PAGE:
Self-empathy and suicide prevention
Self-empathy is characterized by the ability to empathize with ourselves before empathizing with others. For this it is necessary to understand that what I see, feel and need may be a little or very different from other people, and understanding these differences helps us to relate better.
It is evident that in order to relate better, it is necessary to make an effort to understand the reality of others, but is understanding such reality “reading the other”?
We affirm that no, to understand this reality it is necessary to listen, which often requires asking the correct questions, so that from the answers it is possible to reach this understanding. Of course it’s not an easy task, but in addition to having the chance to understand the other, we can also understand each other and, therefore, self-empathy.
Importantly, every task requires energy, but it is not spiritual energy but brain glucose. But how so? Our brain weighs less than 5% of our total body weight, but consumes close to 20% of all the energy we produce from our food. Glucose is our fuel for everything and that includes self-empathy and empathy. Therefore, it can be concluded that: it is necessary to be whole.
Being whole means not being tired or exhausted, but how can we be whole and ready to recognize or understand the other without first understanding what exactly “being whole” is for each of us? How can I try to understand the other if I can’t even understand how I’m feeling? These are subjective and complex questions, where the answer can be found within each individual. But in many cases, this understanding requires professional help. This is the case of those with suicidal ideation, as they cannot see a way out of their suffering on their own.
How to exercise self-empathy?
If we understand that the first step towards empathy is listening to the other, for the practice of self-empathy it is necessary to listen to ourselves, but how to do this in practice?
The first step is to be realistic about yourself, to understand that you are not alone in the world, even though you feel that way.
With the exercise of self-empathy, it is possible to recognize our limits and understand what we are feeling, when we feel, what reactions in our body accompany such feelings, only this way we really know how much space we have to invest in each other.
The energy needed to have empathy is also essential to exercise self-empathy, synonymous with self-knowledge that enables self-care, that is, respect for what is important to you, which probably includes good nutrition, exercise, good sleep, habits that generate more energy for the body. But they are subjective and private, each person needs to find out how to dose these ingredients.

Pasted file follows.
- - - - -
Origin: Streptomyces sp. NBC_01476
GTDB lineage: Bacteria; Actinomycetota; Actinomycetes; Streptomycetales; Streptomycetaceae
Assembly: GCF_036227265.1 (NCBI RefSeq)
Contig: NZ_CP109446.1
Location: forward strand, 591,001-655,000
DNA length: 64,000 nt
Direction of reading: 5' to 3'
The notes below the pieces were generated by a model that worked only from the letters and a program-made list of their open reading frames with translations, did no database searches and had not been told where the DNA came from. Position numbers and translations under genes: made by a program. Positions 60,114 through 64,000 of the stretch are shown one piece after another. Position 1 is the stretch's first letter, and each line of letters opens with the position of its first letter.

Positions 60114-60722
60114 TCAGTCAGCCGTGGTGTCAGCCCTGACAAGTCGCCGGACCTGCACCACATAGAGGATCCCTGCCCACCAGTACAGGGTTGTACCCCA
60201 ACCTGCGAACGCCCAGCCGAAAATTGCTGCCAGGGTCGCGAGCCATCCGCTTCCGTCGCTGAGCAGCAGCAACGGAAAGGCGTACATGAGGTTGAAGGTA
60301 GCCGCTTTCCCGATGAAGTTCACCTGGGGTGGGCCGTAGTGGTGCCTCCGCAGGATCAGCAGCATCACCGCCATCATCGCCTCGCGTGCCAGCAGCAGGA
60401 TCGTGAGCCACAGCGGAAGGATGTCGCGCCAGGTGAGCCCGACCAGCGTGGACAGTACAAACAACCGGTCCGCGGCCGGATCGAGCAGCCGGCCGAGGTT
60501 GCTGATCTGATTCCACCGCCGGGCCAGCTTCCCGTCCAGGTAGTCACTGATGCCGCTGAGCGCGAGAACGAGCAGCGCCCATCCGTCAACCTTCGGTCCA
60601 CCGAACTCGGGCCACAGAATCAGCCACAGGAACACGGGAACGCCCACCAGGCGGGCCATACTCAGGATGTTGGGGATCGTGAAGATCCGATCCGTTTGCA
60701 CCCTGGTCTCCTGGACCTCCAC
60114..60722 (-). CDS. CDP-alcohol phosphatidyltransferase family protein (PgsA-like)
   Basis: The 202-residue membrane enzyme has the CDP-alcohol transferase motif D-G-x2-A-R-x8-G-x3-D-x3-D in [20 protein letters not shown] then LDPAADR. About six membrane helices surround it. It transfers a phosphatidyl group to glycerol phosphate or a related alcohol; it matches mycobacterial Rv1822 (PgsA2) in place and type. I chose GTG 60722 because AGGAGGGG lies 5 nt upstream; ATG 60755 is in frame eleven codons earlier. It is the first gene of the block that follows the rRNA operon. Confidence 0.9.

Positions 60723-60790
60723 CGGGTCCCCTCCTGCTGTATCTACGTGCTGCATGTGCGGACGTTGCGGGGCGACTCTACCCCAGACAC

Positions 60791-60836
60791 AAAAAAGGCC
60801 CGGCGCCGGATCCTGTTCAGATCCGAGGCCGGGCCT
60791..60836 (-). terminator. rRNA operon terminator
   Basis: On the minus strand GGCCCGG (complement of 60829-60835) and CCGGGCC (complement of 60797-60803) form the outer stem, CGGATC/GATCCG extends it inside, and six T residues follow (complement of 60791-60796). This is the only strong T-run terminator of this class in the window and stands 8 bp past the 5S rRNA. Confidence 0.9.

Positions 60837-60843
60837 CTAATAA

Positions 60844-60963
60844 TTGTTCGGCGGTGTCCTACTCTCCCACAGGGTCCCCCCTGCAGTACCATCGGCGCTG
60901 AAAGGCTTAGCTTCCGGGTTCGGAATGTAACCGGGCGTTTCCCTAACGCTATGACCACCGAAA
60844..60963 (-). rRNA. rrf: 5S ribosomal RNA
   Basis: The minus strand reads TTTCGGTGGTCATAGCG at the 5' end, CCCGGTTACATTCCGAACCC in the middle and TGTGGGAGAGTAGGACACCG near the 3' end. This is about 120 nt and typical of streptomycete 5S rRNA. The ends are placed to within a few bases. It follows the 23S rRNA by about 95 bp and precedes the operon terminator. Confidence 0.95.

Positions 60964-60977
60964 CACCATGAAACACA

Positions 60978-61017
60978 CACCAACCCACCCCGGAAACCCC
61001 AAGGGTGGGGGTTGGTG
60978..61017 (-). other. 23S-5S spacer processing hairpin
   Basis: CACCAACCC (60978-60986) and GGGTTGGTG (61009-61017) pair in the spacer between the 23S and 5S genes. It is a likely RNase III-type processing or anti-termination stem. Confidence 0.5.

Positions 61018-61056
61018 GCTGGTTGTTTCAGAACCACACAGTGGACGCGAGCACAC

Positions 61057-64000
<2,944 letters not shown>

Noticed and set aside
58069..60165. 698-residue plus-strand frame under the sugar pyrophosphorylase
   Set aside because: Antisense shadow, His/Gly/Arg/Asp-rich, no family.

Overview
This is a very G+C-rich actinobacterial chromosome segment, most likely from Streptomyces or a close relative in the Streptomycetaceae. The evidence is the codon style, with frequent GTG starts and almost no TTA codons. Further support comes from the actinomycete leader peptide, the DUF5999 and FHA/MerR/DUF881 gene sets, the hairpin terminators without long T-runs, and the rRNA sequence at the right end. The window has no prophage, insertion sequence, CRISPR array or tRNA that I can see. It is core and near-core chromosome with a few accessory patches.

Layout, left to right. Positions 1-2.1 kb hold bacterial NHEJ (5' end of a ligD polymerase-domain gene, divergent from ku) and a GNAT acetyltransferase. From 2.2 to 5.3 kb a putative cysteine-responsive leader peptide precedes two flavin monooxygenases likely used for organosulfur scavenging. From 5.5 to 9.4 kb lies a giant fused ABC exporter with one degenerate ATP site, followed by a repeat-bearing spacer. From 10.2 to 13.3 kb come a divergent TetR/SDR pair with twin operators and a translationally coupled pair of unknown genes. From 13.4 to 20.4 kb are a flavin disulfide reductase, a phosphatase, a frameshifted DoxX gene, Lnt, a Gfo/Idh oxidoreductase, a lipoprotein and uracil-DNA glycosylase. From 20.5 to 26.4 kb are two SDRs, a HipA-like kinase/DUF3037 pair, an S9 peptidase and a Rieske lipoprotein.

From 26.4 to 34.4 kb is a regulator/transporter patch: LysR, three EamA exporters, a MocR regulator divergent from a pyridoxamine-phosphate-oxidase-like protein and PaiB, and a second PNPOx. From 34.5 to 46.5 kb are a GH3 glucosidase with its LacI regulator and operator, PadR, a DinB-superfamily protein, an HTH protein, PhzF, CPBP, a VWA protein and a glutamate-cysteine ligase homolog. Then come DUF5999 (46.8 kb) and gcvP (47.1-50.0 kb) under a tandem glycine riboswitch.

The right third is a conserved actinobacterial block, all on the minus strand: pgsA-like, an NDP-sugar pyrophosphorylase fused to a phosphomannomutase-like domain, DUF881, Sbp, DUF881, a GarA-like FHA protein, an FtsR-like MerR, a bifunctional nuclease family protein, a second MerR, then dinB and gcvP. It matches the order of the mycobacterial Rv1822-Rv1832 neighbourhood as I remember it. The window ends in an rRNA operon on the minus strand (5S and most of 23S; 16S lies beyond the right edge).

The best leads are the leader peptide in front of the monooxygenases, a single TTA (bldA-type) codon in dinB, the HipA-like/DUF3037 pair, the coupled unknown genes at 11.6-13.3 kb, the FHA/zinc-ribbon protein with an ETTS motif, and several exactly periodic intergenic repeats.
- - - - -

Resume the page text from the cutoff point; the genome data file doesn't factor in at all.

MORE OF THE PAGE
If to exercise empathy it is necessary to listen to the other and ask the right questions, in the exercise of self-empathy what is heard is the body and mind, always paying attention to the symptoms that the body presents and how we feel. Only from this active listening to ourselves, together with listening to the other, together with the recognition of my limits, do we understand where I “meet the other”.
Self-empathy and suicide prevention
How can self-empathy be used as a suicide prevention tool?
From self-empathy it is possible to recognize what we call the suffering mind, this suffering consumes a lot of the energy we use to exercise self-empathy and hinders this process, so treatments are essential.
The taboo around the subject of suicide, makes many of these deaths have other causes recorded as sudden death or accident, for example. On the other hand, many who do not hide their suicide end up romanticizing it and, unintentionally, motivating other suicide attempts. To reduce both, we need to talk about this suffering mind. Everyone who is suffering needs skilled professional help.
According to the portal “Our World in Data”, about 98% of those who commit suicide have a mental disorder. The vast majority, depression, a disease that has treatment and needs to be seen as a temporary state. But in these cases, the person with depression thinks it will be like that forever. So why live? The mind of the depressed person with suicidal thoughts is a mind with unbearable suffering – and one that needs help. Thus, suicide cannot be seen as courage or cowardice, but rather as an act of desperation to get rid of suffering – which has treatment.